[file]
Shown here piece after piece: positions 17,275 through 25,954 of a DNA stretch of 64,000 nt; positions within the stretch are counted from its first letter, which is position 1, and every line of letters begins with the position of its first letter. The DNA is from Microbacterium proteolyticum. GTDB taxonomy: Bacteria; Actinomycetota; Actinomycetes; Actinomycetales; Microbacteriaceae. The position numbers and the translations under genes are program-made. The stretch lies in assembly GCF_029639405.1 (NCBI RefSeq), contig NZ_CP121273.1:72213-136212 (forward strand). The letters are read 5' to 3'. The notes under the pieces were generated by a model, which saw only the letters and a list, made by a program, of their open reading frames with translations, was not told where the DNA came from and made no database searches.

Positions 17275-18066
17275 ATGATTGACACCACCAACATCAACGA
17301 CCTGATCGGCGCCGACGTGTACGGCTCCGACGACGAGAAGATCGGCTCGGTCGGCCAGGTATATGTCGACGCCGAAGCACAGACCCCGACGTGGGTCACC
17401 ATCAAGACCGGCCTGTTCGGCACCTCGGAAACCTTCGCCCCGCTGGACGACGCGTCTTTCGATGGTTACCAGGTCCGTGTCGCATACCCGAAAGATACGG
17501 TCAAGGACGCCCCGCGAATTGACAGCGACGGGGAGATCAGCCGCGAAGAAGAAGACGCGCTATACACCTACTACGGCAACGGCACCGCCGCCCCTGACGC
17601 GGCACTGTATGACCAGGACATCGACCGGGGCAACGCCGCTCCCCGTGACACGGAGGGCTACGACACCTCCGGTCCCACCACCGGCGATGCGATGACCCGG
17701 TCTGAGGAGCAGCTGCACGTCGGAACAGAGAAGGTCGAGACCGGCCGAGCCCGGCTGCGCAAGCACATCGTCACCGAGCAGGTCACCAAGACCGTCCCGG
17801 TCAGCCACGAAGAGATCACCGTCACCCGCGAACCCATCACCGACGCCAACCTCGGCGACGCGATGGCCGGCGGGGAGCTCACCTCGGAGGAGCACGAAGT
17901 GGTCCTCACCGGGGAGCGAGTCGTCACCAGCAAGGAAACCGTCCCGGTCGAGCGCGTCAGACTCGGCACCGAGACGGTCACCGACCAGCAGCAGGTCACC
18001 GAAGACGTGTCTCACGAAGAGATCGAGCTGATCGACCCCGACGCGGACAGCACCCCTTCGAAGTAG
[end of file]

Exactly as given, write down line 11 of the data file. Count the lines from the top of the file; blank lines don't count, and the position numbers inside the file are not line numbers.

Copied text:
18001 GAAGACGTGTCTCACGAAGAGATCGAGCTGATCGACCCCGACGCGGACAGCACCCCTTCGAAGTAG